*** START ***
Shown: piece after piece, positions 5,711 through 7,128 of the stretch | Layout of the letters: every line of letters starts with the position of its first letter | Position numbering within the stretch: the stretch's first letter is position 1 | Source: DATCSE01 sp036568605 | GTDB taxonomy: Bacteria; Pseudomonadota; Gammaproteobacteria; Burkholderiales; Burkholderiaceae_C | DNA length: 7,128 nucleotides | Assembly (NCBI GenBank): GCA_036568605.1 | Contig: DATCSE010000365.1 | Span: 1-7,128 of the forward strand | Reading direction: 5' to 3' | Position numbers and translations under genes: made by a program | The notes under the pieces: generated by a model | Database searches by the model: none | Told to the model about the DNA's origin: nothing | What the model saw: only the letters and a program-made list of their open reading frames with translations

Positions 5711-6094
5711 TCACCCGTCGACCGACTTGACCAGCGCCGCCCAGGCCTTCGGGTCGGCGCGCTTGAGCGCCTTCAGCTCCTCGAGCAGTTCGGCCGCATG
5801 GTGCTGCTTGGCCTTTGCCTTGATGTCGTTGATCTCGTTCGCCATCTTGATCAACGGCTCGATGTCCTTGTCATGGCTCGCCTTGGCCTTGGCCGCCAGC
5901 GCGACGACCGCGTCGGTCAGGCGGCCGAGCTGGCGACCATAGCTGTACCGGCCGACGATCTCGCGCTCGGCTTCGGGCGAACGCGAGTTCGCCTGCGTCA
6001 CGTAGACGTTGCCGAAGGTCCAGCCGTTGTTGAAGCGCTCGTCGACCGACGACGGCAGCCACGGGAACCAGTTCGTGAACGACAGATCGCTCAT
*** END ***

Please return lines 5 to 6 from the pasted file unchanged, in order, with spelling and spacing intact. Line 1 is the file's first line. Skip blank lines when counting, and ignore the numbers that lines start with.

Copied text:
5901 GCGACGACCGCGTCGGTCAGGCGGCCGAGCTGGCGACCATAGCTGTACCGGCCGACGATCTCGCGCTCGGCTTCGGGCGAACGCGAGTTCGCCTGCGTCA
6001 CGTAGACGTTGCCGAAGGTCCAGCCGTTGTTGAAGCGCTCGTCGACCGACGACGGCAGCCACGGGAACCAGTTCGTGAACGACAGATCGCTCAT